Linguists, on the other hand, share nothing of this click hysteria. (And they almost universally reject the Amerind grouping.) Clicks were described for the phoneme inventory of Damin, the secret language of the Australian Lardil  tribe (Hale, Kenneth, and David Nash. 1997. “Damin and Lardil Phonotactics,” in  Boundary Rider: Essays in Honour of Geoffrey O’Grady, edited by Darrell Tryon & Michael Walsh. Pp. 247-259. Canberra: Australian National University.) indicating that they were clearly recently invented in a strictly localized geographic area and hence they could have been invented relatively recently by Khoisan speakers, too. There are no linguistic reasons to believe that click sounds are primordial in humans (Güldemann, Tom, and Mark Stoneking. 2008. “A Historical Appraisal of Clicks: A Linguistic and Genetic Population Perspective,” Annual Review of Anthropology 37, 93-109).

Schlebusch et al. (2012) were boldly marching toward another paper celebrating Khosans’ basal position among modern humans and applied the genealogical concordance model (presumably pressure-tested against possible admixture and drift) to build a usual population tree in which Khoisans diverge earlier than all other humans, including the rest of Sub-Saharan Africans starting with Pygmies (see below). After some 60,000 years of non-descript existence, Khoisans split into Northern and Southern branches at about 25,000-43,000 YBP.

But then they ran into an unexpected result. If the divergence model worked in a clockwork fashion throughout world and African history, one would expect Khoisans to score the lowest values on another measurement, namely Runs of Homozygosity (ROH). ROH are contiguous lengths of homozygous genotypes that are present in an individual due to parents transmitting identical haplotypes to their offspring. A population after a bottleneck contains an excess of ROH, which then progressively break down. Under the hypothesis of a serial founder effect out of Africa with Khoisan populations occupying a basal position in molecular phylogenies, ROH should be the smallest among the oldest populations because these populations had more time to recover from the original bottleneck (see Pemberton et al. 2012. “Genomic Patterns of Homozygosity in Worldwide Human Populations,” American Journal of Human Genetics 91 (2), 275-292). But, surprisingly, it is African farmers (Mandenka) and pastoralists (Maasai) that score the lowest values (see below, table S50 in Suppl. Mat.), with a small, isolated foraging group, Hadza, having the highest ROH values in Africa and such populations as San Bushmen (Ju’hoansi) being in-between.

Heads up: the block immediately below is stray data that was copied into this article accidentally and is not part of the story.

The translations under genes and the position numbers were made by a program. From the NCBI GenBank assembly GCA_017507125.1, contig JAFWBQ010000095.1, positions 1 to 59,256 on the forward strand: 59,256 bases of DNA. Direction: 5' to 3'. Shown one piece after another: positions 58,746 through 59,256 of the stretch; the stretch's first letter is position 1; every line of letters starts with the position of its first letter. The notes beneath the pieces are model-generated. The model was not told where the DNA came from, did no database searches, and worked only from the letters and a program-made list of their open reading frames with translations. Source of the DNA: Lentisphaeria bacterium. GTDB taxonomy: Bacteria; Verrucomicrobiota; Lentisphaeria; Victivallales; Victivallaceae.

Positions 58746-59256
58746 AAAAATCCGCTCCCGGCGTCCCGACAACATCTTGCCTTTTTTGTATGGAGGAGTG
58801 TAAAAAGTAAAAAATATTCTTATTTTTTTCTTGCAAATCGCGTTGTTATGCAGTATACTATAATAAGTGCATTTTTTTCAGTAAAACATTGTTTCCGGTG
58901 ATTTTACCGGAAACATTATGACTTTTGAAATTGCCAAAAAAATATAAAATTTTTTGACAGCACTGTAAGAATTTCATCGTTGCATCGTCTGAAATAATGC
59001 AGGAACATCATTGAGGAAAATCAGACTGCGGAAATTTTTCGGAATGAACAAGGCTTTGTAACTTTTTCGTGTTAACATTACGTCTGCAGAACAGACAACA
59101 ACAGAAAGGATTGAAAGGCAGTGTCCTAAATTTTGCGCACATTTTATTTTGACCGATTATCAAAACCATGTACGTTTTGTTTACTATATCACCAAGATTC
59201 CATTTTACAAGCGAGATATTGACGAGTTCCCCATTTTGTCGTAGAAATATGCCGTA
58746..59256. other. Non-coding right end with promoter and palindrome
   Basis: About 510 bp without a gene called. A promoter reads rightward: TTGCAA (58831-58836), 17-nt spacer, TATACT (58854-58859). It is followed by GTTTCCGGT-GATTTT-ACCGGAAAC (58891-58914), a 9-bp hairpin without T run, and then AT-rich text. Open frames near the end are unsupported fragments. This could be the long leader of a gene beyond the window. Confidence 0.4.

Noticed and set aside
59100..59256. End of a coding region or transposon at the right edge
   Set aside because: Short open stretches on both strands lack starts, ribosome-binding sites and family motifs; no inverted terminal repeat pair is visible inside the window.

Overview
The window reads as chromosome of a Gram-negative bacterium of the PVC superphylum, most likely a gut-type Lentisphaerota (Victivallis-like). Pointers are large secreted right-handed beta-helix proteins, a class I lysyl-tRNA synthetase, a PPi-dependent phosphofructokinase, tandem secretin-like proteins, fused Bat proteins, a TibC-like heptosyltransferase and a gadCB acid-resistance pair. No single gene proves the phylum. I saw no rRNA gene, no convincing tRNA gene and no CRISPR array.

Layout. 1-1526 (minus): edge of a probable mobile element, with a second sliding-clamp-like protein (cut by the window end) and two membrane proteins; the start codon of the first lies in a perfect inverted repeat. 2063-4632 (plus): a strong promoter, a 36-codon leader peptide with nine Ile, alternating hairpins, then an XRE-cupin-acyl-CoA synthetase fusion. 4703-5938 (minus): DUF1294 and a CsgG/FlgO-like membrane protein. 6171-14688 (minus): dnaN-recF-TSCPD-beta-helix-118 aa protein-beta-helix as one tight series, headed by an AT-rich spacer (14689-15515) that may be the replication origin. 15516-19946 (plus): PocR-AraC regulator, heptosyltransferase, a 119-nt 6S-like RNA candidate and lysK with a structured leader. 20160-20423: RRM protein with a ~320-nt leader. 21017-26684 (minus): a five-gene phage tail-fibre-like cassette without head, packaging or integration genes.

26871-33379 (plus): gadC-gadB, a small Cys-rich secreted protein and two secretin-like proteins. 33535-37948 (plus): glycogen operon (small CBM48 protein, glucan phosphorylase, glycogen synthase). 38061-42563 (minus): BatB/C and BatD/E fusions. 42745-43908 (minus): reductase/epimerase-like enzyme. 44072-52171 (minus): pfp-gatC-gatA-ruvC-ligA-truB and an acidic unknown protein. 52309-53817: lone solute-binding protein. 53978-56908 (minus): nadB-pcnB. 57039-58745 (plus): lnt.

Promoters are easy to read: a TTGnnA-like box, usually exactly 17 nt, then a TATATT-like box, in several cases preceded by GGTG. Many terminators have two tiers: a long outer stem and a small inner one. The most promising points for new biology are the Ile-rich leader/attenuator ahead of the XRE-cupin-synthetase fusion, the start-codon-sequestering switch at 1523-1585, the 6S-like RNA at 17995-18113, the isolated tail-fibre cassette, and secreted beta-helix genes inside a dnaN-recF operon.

The blue bar in Schlebusch’s Fig. S50 represents Hadza, which fall outside of the typical Sub-Saharan African ROH pattern and are close, on this parameter, to such non-African populations as East Asians, American Indians and Papuans. When looked at from the point of view of haplotype heterozygosity, haplotype richness and linkage disequilibrium (LD), Hadza is a non-African “island” in the middle of East Africa (see below, from Fig. S53 in Schlebusch et al. 2012, Suppl. Mat.).







If Hadza is universally recognized as a Khoisan language (some linguists such as Bonnie Sands reject it), which recently received indirect support from autosomal genetics, it would be the earliest offshoot of this family of click-carrying languages. The linguistic relationships – proven and hypothetical – between Khoisan populations are shown below (from Tishkoff et al. 2007).